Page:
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Mind and body

It's so good to be loved by a dog

On a recent domestic flight I was happy to find that my bulkhead seat neighbor was a black Lab. He had been trained to anticipate and respond to his owner's seizures. The response part seemed natural, but the anticipate part was new to me. I asked the owner how that works. She had no idea but confirmed that her dog always knew before she did and would faithfully let her know if a seizure was imminent and then help her through it. Amazing.

Reminds me of a Bible passage that I've sometimes wondered about: "Ask now the beasts and they shall teach thee" (Job 12:7). Is it possible that there is a lot more about health that doesn't have to be invented as much as discovered?

Researchers are still asking questions about how dogs can anticipate seizures and how reliable the ability is. But there was no question in the owner's mind. If she were headed toward a seizure her dog was on it and fearlessly led her through it.

Dogs are getting a lot of attention these days for their ability to love us through our health challenges. Colleges and universities, from Yale to Eckerd, are bringing in therapy dogs to reduce student stress. Veterans struggling with PTSD are finding comfort and healing with canine therapy.

"As the Army struggles to address the broad swath of stress disorders and mental health problems brought on by more than a decade of war, one of the biggest hurdles is getting soldiers to put aside the bravado and seek treatment," Fox News reported.

Dogs really shine here. Even the most battle-hardened warriors tend to melt in the presence of a wagging tail.

Ron, a 3-year-old golden retriever-Lab mix, holds the rank of a one-star general and his designated military occupation is a "psych tech." He's even trained to bring tissues to distressed patients and put his head on a person's lap if he or she is stressed.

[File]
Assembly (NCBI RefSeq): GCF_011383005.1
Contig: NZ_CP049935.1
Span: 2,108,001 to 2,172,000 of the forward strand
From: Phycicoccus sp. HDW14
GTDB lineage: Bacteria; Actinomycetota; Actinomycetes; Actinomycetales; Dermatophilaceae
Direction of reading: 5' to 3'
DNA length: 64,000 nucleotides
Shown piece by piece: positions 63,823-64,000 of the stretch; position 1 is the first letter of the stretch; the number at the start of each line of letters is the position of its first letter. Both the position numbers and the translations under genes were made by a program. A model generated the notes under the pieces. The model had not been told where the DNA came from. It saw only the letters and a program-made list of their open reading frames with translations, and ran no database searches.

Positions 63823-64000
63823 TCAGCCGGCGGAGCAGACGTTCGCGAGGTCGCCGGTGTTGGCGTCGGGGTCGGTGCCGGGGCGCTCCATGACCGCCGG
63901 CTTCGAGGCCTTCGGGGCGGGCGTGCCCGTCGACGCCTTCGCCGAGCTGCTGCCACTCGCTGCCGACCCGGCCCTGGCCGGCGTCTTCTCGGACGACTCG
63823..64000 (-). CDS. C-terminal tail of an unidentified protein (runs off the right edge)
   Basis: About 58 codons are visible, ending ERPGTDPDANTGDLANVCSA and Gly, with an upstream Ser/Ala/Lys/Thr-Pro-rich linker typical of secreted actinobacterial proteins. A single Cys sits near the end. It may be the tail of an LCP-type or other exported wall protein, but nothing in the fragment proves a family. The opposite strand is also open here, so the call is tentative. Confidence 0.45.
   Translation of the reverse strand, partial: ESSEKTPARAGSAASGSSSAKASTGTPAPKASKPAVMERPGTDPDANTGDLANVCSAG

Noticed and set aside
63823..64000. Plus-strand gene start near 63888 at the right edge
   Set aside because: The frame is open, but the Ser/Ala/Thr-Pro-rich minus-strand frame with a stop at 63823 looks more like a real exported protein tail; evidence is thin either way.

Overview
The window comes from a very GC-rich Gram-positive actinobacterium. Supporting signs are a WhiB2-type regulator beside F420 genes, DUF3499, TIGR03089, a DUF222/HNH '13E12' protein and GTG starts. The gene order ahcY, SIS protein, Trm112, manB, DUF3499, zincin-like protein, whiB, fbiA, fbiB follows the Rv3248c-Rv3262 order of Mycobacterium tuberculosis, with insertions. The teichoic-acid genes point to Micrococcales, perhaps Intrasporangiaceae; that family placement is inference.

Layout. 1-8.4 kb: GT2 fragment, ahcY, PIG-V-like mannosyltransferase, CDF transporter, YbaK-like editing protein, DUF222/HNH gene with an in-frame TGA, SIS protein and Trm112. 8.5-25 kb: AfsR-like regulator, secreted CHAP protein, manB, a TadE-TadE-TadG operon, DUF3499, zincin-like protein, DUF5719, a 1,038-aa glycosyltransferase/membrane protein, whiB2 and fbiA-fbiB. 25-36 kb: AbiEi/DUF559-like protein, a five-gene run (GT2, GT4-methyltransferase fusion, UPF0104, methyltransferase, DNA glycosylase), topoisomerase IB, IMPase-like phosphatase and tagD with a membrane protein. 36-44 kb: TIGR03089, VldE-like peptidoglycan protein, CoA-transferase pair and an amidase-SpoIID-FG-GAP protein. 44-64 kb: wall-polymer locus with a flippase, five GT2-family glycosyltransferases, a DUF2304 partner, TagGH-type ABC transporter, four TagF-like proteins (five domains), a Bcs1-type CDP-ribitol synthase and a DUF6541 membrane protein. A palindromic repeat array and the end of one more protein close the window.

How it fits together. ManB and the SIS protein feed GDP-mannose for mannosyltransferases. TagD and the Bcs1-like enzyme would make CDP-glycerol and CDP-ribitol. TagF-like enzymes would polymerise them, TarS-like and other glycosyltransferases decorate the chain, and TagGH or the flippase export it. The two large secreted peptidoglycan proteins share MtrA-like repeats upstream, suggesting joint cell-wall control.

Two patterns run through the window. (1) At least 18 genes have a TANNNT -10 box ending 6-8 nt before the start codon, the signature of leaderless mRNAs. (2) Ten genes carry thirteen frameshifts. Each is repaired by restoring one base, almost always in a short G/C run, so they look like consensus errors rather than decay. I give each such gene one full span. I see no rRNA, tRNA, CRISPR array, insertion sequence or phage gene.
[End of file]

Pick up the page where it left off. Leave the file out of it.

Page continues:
After the Newtown, Conn., tragedy, a team of canine counselors, led by Tim Hetzner of the Lutheran Church Charities K-9 Comfort Dogs team, traveled to Newtown with nine specially trained golden retrievers and their volunteer handlers from the Addison, Ill.-based group.

"A lot of times, kids talk directly to the dog," Hetzner says. "They're kind of like counselors with fur. They have excellent listening skills, and they demonstrate unconditional love. They don't judge you or talk back."

According to scientists who study this healing phenomenon, dogs' unconditional love stems from the fact that they are one of the only species that does not generally exhibit xenophobia, the fear of strangers. Instead, dogs are xenophilic, meaning they tend to love strangers.

So is it the dog that has this therapeutic effect? Or is it the love expressed by the dog? If it's the dog's message (I love you fearlessly no matter what!) as much as the messenger, what's the larger message to us about the healing power of unconditional love? And where does this love really come from?

My father, who grew up attending a Christian Science Sunday school, often wondered about three words on the church wall: "God is love" (I John 4:8). Much later, as he lay dying from a machine gun wound in the South Pacific during World War II, those words came strongly to thought as something he could hang on to and believe in. He credits his survival to actually feeling the power of that love in his extremity.

It may be that dogs just naturally have a way to tap into that huge love and offer it to us without conditions or constraints.

The Tampa Bay Times ran a column this month by Naomi Judd about a topic dear to her heart. She said, "I've come to believe in a broad and open approach to health, one that ministers to the body as well as the mind. … I've seen how the power of the human-animal bond can help patients muster the life force they need to overcome anxiety, depression and fear, and begin to heal."

As more people continue to peer outside the boundaries of mainstream medicine to find reliable and inexpensive ways to stay healthy, the power of unconditional love will probably have increasing application. As Harvard-trained cardiologist Cynthia Thaik says, "Love is a strong emotion, representing human kindness, compassion and deep affection. Love is unselfish and benevolent. Love is pure. Most importantly, love is a vital component for the health of your heart, body, mind and soul."

I expect we'll keep learning about dogs' natural ability to love without expectation or condition. Maybe that learning will help us see how to love more unconditionally, too. More divinely. Our "best friend" can help us find that healing ability and its infinite source in ourselves.

Bob Clark is a Christian Science practitioner from Belleair. Read his blog at

It's so good to be loved by a dog 05/29/14 [Last modified: Thursday, May 29, 2014 4:20pm]
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